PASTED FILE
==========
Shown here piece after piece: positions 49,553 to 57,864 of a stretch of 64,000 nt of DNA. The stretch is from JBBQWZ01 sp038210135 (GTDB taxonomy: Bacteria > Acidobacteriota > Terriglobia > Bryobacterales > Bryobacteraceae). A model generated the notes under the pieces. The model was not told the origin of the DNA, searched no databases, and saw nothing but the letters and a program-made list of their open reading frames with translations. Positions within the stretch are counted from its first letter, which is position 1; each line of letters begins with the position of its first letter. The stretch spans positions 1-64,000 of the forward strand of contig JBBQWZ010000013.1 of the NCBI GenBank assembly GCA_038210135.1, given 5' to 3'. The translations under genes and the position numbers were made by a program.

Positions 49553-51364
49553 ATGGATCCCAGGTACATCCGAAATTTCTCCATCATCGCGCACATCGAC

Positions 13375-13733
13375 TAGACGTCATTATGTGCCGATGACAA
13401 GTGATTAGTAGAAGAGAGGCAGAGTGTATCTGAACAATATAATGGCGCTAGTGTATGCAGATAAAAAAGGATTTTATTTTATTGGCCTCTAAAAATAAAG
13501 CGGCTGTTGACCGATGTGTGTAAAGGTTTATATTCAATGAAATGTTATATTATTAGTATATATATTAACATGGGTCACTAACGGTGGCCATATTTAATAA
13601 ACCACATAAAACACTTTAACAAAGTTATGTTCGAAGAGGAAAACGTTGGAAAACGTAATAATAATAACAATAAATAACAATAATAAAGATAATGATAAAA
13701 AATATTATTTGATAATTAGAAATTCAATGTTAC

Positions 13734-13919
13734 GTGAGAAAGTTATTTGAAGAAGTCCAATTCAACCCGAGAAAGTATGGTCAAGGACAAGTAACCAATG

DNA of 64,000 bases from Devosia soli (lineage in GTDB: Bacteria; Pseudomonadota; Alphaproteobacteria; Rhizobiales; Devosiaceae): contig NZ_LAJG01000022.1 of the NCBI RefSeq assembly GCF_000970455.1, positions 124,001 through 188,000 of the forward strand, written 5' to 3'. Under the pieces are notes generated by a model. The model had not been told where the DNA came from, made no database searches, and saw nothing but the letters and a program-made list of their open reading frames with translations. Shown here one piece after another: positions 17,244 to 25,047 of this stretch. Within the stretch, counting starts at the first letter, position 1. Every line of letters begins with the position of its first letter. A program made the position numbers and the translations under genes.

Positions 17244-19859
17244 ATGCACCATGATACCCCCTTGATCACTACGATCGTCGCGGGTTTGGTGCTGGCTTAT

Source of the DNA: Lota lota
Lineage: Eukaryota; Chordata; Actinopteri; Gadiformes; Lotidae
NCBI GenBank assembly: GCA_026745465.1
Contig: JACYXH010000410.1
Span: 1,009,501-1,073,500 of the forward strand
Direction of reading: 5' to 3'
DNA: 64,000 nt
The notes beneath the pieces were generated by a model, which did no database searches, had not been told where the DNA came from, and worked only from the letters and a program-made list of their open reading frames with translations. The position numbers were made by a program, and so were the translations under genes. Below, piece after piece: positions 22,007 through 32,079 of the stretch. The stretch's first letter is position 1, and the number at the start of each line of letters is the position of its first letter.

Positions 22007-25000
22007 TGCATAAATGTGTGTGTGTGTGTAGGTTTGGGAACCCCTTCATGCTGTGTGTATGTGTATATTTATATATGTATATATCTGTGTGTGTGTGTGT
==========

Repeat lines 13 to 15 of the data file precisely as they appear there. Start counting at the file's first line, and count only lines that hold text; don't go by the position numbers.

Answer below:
Positions 17244-19859
17244 ATGCACCATGATACCCCCTTGATCACTACGATCGTCGCGGGTTTGGTGCTGGCTTAT

Source of the DNA: Lota lota